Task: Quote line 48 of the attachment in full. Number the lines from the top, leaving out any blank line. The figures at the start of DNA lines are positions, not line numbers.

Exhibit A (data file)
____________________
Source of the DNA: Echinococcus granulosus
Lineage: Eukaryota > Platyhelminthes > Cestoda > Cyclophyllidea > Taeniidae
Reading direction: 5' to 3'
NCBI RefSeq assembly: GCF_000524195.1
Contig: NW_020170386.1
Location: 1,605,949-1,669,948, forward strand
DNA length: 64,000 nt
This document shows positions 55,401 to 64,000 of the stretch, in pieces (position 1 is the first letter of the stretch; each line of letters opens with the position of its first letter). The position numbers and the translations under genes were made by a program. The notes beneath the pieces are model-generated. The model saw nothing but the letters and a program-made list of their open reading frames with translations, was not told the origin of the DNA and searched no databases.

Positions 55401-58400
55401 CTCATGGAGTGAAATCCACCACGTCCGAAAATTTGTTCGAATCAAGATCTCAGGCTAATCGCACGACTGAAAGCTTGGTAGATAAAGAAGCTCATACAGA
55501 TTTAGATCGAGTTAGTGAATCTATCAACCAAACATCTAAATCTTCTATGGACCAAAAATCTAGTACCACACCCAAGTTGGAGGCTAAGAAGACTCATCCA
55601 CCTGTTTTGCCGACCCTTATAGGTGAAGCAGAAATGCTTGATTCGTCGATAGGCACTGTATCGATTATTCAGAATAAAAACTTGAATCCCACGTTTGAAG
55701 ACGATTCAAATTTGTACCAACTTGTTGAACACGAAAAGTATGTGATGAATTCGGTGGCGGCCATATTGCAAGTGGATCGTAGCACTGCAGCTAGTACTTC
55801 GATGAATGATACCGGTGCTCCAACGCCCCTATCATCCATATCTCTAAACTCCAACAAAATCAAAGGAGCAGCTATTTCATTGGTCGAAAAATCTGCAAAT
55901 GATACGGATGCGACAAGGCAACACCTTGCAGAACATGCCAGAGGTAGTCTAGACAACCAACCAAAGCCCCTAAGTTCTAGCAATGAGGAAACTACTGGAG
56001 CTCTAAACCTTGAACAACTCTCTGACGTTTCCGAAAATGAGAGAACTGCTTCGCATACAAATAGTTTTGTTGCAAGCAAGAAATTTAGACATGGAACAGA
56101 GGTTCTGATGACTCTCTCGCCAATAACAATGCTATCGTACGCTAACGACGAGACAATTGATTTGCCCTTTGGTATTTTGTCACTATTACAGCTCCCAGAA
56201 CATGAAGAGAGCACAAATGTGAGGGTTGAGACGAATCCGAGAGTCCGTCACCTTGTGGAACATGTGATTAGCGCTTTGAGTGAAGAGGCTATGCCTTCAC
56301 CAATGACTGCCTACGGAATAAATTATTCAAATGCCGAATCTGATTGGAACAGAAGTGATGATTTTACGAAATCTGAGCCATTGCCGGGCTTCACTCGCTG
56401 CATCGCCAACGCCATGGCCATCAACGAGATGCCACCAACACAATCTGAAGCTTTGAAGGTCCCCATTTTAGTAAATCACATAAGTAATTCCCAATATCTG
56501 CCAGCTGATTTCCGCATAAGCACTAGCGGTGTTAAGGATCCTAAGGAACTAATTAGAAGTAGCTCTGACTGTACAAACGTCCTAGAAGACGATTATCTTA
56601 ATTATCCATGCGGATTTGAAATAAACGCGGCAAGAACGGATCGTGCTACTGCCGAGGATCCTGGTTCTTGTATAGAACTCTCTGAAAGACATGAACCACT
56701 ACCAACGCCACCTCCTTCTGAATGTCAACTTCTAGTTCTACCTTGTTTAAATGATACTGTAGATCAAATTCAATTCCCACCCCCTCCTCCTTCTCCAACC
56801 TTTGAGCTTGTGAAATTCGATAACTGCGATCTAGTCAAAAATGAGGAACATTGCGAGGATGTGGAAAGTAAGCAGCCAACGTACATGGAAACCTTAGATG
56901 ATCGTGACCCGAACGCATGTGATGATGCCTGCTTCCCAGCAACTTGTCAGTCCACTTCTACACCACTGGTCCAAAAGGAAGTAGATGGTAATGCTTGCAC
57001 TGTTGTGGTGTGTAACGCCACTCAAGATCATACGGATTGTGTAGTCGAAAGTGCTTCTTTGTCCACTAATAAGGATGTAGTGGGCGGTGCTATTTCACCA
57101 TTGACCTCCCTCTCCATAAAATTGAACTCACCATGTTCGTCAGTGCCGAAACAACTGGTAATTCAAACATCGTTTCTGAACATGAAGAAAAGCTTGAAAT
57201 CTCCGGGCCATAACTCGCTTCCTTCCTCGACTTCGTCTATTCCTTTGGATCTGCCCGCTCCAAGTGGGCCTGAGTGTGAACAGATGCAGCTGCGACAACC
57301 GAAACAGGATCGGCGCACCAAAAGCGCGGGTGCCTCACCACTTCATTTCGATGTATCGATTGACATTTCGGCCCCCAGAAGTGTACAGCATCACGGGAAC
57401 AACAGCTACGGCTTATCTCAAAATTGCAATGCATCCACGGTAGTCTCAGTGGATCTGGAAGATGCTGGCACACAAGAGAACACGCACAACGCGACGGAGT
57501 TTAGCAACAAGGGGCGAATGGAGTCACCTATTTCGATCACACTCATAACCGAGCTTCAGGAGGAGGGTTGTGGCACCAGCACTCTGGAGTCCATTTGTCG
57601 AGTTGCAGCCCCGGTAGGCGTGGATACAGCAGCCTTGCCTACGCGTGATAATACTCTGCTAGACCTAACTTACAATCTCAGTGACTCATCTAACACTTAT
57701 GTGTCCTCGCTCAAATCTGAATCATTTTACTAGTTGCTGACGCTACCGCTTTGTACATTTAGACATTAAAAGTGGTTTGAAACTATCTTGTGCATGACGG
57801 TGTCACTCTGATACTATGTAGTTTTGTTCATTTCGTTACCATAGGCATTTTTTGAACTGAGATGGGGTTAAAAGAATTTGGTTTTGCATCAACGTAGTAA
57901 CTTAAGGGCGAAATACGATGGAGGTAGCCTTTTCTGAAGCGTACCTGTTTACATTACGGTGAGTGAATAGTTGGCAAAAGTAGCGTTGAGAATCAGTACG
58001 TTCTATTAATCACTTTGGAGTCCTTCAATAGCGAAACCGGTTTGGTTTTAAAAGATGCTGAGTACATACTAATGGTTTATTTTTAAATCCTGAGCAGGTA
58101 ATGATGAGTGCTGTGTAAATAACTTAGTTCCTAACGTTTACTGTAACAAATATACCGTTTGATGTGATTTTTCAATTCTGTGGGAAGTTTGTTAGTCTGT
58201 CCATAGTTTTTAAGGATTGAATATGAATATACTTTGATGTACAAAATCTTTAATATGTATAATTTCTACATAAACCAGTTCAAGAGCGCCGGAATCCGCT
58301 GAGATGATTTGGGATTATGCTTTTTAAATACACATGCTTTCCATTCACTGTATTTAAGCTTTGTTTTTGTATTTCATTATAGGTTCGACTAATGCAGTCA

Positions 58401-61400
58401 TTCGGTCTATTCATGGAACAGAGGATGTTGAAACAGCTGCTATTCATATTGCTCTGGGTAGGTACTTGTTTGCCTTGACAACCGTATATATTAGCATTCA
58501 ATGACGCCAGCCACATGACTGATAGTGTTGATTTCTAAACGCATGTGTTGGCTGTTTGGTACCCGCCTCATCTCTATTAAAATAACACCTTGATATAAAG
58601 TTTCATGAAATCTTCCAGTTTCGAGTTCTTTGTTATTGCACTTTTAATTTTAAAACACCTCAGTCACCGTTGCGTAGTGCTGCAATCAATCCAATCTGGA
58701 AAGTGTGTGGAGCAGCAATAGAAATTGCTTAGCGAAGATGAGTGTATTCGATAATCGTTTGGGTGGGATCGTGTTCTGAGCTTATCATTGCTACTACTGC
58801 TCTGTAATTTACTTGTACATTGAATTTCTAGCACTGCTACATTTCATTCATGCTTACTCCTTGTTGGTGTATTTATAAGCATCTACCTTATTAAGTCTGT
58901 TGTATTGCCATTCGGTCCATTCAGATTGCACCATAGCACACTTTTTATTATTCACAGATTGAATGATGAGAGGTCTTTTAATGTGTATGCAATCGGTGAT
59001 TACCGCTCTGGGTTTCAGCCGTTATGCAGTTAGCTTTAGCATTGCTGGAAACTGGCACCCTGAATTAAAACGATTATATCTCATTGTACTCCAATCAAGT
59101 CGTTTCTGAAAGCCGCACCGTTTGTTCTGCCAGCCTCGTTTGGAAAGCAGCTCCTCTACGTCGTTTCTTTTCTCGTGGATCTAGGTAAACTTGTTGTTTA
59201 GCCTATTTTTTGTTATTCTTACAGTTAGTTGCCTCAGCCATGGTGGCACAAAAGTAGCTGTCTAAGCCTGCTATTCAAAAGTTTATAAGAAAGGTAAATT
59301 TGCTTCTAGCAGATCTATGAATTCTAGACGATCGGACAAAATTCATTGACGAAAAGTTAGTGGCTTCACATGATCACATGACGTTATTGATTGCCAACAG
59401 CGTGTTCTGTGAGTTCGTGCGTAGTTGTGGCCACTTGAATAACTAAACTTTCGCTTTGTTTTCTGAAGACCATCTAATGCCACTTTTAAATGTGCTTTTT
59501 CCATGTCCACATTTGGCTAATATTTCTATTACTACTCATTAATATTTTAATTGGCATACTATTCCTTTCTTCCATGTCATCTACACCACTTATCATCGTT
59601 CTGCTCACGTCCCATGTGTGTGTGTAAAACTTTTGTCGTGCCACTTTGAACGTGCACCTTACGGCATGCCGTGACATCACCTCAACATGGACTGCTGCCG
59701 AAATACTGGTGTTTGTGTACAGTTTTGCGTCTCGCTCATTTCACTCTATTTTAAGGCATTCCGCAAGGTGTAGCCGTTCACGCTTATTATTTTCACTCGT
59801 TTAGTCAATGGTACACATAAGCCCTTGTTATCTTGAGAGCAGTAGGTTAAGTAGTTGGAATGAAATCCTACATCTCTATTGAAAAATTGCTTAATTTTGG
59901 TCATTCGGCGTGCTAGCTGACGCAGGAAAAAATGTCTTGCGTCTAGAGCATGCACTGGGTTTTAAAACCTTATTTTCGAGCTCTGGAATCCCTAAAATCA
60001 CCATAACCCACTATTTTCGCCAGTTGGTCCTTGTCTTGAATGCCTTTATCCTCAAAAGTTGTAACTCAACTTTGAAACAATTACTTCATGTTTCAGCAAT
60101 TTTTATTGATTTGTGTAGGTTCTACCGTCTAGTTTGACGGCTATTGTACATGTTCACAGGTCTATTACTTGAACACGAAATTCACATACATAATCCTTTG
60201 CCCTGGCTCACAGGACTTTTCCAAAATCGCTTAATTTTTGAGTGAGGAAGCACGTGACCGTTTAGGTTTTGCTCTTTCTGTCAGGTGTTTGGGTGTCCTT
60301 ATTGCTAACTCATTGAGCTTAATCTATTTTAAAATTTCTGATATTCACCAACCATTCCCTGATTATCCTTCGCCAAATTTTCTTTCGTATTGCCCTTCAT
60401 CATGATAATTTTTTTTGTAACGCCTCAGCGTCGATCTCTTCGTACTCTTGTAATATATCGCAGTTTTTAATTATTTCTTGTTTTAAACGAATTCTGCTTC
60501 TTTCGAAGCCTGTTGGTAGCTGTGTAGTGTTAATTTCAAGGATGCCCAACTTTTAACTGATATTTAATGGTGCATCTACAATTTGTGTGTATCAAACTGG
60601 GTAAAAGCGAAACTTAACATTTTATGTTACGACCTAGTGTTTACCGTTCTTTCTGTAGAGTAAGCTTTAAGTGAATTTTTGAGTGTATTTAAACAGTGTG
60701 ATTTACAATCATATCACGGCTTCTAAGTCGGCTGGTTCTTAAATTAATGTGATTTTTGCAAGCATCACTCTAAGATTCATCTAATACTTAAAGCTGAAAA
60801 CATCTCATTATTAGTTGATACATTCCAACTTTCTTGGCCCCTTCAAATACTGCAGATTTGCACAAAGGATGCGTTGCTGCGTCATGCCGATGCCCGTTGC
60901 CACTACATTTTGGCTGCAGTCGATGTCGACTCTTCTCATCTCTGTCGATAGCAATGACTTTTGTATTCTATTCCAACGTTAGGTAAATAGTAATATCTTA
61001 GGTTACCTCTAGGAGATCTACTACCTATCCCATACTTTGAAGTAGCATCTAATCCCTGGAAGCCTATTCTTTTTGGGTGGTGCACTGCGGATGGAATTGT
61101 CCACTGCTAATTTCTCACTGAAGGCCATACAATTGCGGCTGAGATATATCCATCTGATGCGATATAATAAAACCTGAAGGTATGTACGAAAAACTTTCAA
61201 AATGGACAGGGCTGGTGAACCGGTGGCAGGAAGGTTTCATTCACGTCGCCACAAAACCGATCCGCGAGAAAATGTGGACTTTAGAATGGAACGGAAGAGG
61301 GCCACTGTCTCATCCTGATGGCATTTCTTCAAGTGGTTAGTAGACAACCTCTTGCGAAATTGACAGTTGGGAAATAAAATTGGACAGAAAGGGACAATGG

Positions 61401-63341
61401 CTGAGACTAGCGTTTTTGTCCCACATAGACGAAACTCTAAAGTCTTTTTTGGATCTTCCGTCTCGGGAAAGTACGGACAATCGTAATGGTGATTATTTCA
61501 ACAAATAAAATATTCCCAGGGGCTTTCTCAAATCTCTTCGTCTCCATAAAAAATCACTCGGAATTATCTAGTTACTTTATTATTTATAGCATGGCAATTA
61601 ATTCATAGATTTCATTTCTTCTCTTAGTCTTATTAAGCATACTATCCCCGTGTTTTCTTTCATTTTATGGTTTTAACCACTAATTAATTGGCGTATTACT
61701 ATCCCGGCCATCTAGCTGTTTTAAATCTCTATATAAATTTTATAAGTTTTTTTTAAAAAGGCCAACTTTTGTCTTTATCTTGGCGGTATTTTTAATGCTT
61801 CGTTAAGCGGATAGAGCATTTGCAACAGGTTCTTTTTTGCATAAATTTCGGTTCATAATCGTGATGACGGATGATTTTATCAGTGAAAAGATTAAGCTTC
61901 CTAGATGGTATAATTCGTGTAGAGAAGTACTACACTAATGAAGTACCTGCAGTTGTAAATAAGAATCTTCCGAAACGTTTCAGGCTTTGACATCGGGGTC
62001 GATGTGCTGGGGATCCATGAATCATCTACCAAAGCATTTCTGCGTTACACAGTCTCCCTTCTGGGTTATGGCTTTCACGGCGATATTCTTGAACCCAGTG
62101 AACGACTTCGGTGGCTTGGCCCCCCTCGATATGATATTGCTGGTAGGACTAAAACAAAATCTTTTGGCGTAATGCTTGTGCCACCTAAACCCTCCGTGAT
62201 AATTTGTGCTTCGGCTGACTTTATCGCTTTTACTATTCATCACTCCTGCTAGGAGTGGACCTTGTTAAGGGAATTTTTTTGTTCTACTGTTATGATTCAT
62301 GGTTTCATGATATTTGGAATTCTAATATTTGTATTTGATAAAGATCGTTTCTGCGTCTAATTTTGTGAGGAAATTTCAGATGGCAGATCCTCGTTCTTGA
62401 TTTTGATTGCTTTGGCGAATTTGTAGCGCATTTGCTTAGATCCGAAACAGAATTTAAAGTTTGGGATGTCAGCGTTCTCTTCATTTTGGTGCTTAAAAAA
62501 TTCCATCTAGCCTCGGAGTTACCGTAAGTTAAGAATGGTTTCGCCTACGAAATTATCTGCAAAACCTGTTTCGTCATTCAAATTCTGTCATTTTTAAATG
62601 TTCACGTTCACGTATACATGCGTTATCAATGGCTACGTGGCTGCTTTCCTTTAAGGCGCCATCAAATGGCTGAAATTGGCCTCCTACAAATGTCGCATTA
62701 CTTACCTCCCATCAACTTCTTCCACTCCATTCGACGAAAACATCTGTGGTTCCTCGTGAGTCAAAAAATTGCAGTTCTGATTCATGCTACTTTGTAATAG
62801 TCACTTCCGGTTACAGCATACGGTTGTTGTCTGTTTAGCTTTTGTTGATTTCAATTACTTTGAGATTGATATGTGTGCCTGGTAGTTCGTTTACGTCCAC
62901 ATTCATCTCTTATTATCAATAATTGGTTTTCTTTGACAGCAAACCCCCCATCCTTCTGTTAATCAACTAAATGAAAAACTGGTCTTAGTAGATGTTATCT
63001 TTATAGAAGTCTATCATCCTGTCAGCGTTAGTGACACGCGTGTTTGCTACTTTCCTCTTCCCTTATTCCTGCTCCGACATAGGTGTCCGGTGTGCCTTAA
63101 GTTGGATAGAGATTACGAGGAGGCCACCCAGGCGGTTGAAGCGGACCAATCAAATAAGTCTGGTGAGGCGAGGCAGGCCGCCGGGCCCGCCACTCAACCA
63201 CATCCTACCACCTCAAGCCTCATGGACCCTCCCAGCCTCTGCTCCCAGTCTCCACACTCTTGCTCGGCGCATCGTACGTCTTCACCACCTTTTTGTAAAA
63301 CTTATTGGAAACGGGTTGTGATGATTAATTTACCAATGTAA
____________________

59101 CGTTTCTGAAAGCCGCACCGTTTGTTCTGCCAGCCTCGTTTGGAAAGCAGCTCCTCTACGTCGTTTCTTTTCTCGTGGATCTAGGTAAACTTGTTGTTTA